It’s the most wonderful time of the year! One of my favorite things about the month of December, in addition to the Christmas lights and nativity scenes, is the movies that bring back wonderful memories from my childhood. My 3-year old daughter and I have already watched Rudolph the Red-Nosed Reindeer at least five times since the special aired last week (gotta love DVRs!). I’ve literally seen this movie hundreds of times over the years, but last night it really got me thinking about the lessons we can learn from Rudolph’s journey.
Of course, there are the obvious lessons about practicing the Golden Rule and treating others as you would like to be treated. We see how teasing and bullying can make people feel alone. We witness a father who just wants his kid to be like all the other kids and a boss who wants his employee to conform even though he doesn’t enjoy his work of making toys. We see how empty people can feel when they’re not living within their life’s purpose. And then Rudolph saves Christmas because he’s unique, because he’s different. His shiny nose, which caused him to be an outcast, makes him a hero!
Who are the real leaders in this story? I see one leader who rises above the rest. Remember Rudolph’s doe friend, Clarice? Even after Rudolph is shunned by his coach and the other reindeer, she still wants him to walk her home. She is a true role model, unafraid to be seen with the “red-nosed reindeer” that everyone teases. She sees Rudolph’s potential long before he sees that potential within himself and certainly before Santa realizes that Rudolph is his key to saving Christmas! When Rudolph complains about how he’ll never fit in, she reminds him: “There’s always tomorrow for dreams to come true. Believe in your dreams, come what may.” After Rudolph runs away, she selflessly goes to find him with his parents.
Remember, leaders model the way. Clarice, with your soft, gentle nature, you showed us what it means to be a servant leader. You showed us the essence of empathy; you are an encourager and a true believer in the potential of others.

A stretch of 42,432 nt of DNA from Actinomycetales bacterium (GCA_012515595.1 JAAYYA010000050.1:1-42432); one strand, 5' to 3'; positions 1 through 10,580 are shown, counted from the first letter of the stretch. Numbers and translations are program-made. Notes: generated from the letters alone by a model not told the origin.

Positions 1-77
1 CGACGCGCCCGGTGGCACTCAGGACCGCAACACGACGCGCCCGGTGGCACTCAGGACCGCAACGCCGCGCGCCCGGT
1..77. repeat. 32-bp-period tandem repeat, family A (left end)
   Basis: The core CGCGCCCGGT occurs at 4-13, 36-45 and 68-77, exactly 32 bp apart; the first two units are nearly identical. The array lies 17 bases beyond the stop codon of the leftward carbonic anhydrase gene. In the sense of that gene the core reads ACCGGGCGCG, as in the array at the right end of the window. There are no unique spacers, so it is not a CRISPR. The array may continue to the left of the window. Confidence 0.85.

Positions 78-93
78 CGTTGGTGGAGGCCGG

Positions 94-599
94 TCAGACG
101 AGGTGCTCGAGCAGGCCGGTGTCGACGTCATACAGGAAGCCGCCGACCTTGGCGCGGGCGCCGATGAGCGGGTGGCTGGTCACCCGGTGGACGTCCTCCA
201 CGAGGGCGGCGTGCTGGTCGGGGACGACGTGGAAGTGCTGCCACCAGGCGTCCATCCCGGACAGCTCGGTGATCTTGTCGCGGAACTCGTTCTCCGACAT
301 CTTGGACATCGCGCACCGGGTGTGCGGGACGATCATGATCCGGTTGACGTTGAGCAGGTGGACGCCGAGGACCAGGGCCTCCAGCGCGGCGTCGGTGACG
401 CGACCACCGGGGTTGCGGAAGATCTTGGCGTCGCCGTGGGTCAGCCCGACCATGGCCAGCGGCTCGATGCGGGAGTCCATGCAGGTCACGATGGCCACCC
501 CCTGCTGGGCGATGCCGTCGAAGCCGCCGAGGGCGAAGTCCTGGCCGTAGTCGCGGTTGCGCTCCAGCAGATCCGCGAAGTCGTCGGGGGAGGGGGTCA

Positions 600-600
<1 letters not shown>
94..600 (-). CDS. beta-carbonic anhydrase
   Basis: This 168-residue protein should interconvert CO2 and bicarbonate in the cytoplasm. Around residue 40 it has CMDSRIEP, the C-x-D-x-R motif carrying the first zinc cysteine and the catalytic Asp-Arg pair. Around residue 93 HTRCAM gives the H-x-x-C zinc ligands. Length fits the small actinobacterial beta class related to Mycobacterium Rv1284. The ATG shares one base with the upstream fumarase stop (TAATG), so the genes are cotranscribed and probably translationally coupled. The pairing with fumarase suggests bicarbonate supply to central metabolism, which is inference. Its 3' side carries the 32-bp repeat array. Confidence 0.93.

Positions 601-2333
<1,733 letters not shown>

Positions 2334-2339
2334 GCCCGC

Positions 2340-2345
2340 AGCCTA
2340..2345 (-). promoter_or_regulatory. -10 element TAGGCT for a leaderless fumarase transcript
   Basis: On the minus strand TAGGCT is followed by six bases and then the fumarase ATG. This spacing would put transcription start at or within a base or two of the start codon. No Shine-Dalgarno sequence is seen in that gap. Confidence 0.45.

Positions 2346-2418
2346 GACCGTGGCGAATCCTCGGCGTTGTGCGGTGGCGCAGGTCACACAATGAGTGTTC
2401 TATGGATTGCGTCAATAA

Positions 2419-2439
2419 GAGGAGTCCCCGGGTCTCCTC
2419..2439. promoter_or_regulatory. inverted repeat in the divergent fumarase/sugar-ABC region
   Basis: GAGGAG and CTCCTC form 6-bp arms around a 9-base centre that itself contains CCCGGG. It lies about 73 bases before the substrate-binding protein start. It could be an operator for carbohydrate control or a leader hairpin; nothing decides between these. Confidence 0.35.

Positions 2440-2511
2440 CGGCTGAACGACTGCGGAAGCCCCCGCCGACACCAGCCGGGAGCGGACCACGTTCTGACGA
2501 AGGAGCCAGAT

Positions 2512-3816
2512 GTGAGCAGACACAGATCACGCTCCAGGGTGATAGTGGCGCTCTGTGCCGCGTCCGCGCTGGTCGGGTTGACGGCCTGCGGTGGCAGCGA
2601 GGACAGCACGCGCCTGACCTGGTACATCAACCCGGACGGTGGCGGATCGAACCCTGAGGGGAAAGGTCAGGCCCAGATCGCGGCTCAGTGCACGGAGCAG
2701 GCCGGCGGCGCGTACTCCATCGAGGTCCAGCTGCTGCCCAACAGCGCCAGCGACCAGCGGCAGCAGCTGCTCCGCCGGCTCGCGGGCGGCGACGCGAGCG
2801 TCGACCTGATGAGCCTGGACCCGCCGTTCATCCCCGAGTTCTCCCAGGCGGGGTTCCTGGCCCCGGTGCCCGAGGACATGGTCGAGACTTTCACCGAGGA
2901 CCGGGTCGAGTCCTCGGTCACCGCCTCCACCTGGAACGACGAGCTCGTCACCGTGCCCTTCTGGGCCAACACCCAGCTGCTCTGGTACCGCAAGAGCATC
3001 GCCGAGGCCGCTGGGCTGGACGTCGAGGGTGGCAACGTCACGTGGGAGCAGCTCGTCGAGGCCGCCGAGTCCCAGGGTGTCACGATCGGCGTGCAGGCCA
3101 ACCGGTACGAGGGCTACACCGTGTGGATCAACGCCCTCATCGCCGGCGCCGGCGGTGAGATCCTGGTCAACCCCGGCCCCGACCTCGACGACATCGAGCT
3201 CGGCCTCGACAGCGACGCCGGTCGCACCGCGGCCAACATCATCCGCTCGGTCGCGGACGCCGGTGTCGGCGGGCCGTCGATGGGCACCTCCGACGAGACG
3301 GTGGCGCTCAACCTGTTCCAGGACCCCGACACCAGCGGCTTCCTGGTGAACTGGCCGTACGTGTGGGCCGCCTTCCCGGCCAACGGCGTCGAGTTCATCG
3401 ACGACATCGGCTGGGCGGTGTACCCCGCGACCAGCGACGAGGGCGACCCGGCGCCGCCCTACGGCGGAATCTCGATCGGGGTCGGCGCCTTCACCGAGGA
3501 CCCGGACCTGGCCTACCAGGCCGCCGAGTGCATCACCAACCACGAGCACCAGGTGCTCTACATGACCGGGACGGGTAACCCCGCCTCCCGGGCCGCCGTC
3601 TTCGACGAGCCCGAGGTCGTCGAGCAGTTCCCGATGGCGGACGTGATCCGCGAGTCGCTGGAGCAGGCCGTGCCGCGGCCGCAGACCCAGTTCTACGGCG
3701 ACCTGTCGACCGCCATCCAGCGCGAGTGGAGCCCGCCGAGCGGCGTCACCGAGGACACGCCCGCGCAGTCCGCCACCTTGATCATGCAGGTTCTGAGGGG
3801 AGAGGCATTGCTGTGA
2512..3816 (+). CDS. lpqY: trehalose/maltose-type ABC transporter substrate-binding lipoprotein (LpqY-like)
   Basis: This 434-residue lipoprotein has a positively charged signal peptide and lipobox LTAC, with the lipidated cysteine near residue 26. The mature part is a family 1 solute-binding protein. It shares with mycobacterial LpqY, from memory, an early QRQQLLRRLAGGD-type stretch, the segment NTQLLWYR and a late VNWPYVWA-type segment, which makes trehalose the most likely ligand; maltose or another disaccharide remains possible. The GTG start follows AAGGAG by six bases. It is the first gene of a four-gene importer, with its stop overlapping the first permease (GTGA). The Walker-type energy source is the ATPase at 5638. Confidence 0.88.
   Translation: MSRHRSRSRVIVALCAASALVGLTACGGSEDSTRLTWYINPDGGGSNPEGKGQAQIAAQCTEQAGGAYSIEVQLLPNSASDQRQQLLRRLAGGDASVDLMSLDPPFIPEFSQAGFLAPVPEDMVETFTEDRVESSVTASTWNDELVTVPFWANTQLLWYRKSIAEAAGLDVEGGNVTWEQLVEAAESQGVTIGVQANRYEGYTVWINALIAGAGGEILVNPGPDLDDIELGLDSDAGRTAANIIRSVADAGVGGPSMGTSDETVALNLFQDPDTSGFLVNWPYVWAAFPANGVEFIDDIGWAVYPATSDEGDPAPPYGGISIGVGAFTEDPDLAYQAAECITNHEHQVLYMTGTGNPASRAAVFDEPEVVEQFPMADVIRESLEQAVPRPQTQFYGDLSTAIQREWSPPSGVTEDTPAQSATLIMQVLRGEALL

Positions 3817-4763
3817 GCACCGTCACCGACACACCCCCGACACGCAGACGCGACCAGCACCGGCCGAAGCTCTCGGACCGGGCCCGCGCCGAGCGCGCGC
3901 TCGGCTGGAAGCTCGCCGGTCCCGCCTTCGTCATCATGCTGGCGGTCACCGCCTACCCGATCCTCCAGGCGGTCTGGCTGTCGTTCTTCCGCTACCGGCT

The other real leader in the story is Rudolph. Sure, he doesn’t start out as a leader. He runs away from home because he believes he’s a misfit. He then runs away from his misfit friends because he thinks he will do them more harm than good. But in the end, Rudolph shines (literally)! He returns home to face those who excluded him. He brings his family, his dear Clarice, and his misfit friends together. Then he’s offered the opportunity to save Christmas by leading the reindeer team through the terrible blizzard with his shiny nose, and he says yes! Think about it. He says yes to Santa, the man who said Rudolph would never make the sleigh team. When Santa utters those famous words, “Rudolph, with your nose so bright, won’t you guide my sleigh tonight?” he replies with humble conviction, “It would be an honor, sir.”
What’s more, Rudolph forgives Santa, his father, and everyone who made fun of him over the years. And most importantly, he honored his commitment to his homeless friends on the Island of Misfit Toys and led Santa to them so they could fulfill their dreams of having a home.
Thanks, Rudolph and Clarice! I’ve learned a lot from you over the years, and I hope to pass on what I’ve learned to my family, friends, blog readers, and clients. More importantly, I hope to be a leader who makes a difference.
- How many times do we go along with the crowd rather than standing up for what we believe?
- How often do we have the opportunity to reach out to someone in their time of need and look the other way?
- How often do we run away when things don’t go our way?
- Who haven’t you forgiven?
December is a great month for reflection. Look back at this year. What was right? What was wrong? What was missing? Be honest. Give thanks for all that is right, and commit to making 2011 your best year ever!